CBS News’ Brian Montpoli says it is time to “Stop The Bode Bashing”, though with all due respect, I think there will be little discussion of Mr. Miller on a grand scale for some time to come. (link courtesy Jay Strell)

Miller has given people a warts and all portrait of who he is “ a guy who sometimes drinks with his friends and doesn’t put the pursuit of medals ahead of his happiness. He’s not an automaton denying himself the pleasures of everyday life but a human being seemingly unwilling to apologize for that fact. Even his Nike ads are about how he doesn’t think “inspiring” performances necessarily correspond to victory. There is a case to be made that someone with Miller’s talents should care more than he does, and if you want to condemn him for not ascribing to the medals-above-all-else narrative that is relentlessly pushed on all of us, go ahead “ though his perspective seems increasingly common among winter Olympics athletes. But it’s unfair to attack Miller for not living up to your expectations, or the expectations of a media that decided to thrust him into a role that he never really bought into in the first place.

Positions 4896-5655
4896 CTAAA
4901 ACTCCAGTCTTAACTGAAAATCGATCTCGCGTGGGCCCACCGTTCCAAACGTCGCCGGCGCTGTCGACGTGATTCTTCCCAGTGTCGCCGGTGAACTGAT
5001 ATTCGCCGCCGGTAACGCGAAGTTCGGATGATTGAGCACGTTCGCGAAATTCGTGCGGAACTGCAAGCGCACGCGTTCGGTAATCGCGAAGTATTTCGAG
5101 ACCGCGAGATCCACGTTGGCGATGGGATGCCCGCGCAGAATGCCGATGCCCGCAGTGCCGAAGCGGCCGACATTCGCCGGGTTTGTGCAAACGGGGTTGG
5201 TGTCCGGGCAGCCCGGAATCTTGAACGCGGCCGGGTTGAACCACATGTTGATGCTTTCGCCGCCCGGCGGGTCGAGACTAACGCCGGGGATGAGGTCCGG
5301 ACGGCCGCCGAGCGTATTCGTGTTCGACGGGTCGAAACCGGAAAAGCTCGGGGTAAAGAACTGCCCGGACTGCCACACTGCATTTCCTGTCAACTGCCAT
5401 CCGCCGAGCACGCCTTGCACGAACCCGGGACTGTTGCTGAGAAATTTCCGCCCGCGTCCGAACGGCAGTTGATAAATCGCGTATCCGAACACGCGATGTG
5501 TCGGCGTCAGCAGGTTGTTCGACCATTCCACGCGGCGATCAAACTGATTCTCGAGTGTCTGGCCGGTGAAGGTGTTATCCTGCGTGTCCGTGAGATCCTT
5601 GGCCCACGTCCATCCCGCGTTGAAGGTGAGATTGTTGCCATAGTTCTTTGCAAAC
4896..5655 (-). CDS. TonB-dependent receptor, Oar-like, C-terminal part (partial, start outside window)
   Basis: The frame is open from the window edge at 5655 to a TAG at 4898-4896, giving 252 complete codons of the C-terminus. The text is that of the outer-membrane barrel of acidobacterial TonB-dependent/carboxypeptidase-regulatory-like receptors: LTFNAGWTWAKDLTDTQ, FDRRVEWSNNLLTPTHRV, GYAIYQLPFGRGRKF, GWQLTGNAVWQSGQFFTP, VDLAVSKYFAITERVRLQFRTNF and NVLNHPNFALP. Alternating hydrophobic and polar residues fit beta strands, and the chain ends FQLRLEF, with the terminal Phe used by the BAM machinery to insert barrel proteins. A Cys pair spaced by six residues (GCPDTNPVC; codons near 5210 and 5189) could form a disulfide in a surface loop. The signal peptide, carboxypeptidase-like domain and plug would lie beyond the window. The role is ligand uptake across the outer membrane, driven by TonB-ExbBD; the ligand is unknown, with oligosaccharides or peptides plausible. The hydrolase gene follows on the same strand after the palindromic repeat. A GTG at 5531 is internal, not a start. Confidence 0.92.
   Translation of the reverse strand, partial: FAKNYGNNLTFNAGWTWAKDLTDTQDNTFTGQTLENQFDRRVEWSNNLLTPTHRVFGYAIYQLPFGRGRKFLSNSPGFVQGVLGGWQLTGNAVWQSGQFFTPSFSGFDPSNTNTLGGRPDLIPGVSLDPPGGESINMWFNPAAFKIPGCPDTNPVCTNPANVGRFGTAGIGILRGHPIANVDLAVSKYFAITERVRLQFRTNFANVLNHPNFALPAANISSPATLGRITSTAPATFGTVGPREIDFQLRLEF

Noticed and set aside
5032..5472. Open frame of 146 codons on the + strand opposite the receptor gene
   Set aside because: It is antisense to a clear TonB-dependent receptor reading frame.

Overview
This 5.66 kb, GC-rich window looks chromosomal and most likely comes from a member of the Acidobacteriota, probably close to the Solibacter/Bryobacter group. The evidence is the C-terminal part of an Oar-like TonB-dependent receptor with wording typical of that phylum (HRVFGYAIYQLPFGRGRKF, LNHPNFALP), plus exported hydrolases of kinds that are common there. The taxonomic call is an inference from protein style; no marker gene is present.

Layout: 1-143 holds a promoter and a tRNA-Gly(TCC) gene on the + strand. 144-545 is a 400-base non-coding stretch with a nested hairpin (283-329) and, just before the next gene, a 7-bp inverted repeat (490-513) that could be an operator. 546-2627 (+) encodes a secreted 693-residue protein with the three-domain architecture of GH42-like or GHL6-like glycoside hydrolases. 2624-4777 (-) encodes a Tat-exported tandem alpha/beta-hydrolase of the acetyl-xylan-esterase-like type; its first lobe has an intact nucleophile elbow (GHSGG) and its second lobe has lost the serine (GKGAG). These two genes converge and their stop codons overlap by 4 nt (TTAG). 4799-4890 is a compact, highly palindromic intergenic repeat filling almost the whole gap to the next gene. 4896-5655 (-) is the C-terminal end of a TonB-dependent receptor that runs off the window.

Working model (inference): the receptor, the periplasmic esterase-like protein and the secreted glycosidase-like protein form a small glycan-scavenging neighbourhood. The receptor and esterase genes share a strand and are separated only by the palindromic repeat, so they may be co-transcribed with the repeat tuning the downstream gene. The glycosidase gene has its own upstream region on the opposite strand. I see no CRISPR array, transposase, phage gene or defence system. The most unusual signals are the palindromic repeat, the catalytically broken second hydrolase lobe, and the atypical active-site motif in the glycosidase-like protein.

Yes, it would have been wise for Miller not to have done all those magazine covers, even if he always took pains to stress that, sure, he wanted to win, but that wasn’t all he wanted. If he was more PR savvy, he might have better understood the downside to all the exposure, something he could only escape by winning, a feat that generally leads the press and public to forgive any perceived transgression. Of course, such an understanding would have made him, in essence, Michelle Kwan.

More than the magazine covers and “60 Minutes”, I think the Nike ads are what buried Bode. The whole “it’s not about winning medals” spiel seems pretentious enough to most folks, but coming on the heels of….not winning any medals, well, that’s just poor timing. That great Xreme icon Marv Levy did a Snickers commercial mocking his inability to win a Super Bowl ; he didn’t however, make an advertisement saying it didn’t matter.

I suspect there is some portion of the public sophisticated enough to not have a fucking heart attack over matters of winning and losing. The same, however, cannot be said, of the sports media who were covering an actual competition.